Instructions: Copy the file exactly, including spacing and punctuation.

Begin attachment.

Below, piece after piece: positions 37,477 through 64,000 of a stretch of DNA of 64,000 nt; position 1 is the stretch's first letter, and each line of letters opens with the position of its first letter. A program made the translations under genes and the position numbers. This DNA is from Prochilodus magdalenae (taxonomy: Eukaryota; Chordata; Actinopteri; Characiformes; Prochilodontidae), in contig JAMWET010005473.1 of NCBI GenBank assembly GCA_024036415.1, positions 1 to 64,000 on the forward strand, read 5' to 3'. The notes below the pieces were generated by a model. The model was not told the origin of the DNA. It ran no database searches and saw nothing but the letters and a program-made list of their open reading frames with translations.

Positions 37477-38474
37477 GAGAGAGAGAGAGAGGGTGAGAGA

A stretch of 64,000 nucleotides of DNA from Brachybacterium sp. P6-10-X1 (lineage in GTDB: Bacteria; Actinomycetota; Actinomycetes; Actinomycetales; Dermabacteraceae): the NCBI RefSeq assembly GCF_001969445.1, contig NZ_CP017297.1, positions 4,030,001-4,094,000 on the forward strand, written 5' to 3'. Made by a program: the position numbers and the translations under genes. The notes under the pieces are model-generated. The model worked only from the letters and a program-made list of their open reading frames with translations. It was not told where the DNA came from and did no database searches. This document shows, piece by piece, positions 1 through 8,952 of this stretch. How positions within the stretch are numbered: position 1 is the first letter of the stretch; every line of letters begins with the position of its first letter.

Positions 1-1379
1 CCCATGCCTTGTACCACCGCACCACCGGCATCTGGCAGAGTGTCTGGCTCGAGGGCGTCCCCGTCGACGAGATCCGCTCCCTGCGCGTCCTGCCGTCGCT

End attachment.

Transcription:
Below, piece after piece: positions 37,477 through 64,000 of a stretch of DNA of 64,000 nt; position 1 is the stretch's first letter, and each line of letters opens with the position of its first letter. A program made the translations under genes and the position numbers. This DNA is from Prochilodus magdalenae (taxonomy: Eukaryota; Chordata; Actinopteri; Characiformes; Prochilodontidae), in contig JAMWET010005473.1 of NCBI GenBank assembly GCA_024036415.1, positions 1 to 64,000 on the forward strand, read 5' to 3'. The notes below the pieces were generated by a model. The model was not told the origin of the DNA. It ran no database searches and saw nothing but the letters and a program-made list of their open reading frames with translations.

Positions 37477-38474
37477 GAGAGAGAGAGAGAGGGTGAGAGA

A stretch of 64,000 nucleotides of DNA from Brachybacterium sp. P6-10-X1 (lineage in GTDB: Bacteria; Actinomycetota; Actinomycetes; Actinomycetales; Dermabacteraceae): the NCBI RefSeq assembly GCF_001969445.1, contig NZ_CP017297.1, positions 4,030,001-4,094,000 on the forward strand, written 5' to 3'. Made by a program: the position numbers and the translations under genes. The notes under the pieces are model-generated. The model worked only from the letters and a program-made list of their open reading frames with translations. It was not told where the DNA came from and did no database searches. This document shows, piece by piece, positions 1 through 8,952 of this stretch. How positions within the stretch are numbered: position 1 is the first letter of the stretch; every line of letters begins with the position of its first letter.

Positions 1-1379
1 CCCATGCCTTGTACCACCGCACCACCGGCATCTGGCAGAGTGTCTGGCTCGAGGGCGTCCCCGTCGACGAGATCCGCTCCCTGCGCGTCCTGCCGTCGCT